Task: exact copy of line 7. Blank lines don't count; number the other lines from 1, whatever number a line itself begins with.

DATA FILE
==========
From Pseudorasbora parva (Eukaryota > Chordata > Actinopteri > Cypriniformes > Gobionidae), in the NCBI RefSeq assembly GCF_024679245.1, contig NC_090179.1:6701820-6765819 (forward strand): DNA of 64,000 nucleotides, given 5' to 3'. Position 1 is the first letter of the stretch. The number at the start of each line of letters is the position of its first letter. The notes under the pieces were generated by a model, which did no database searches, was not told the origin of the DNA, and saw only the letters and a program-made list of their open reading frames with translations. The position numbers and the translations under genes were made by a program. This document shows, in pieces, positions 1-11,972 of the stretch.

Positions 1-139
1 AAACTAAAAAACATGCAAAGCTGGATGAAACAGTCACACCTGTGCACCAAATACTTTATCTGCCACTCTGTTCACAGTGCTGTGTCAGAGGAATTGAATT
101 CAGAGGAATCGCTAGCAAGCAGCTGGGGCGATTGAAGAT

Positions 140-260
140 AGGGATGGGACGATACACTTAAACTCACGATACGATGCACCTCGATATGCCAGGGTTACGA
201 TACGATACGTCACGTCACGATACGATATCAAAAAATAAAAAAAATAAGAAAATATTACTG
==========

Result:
201 TACGATACGTCACGTCACGATACGATATCAAAAAATAAAAAAAATAAGAAAATATTACTG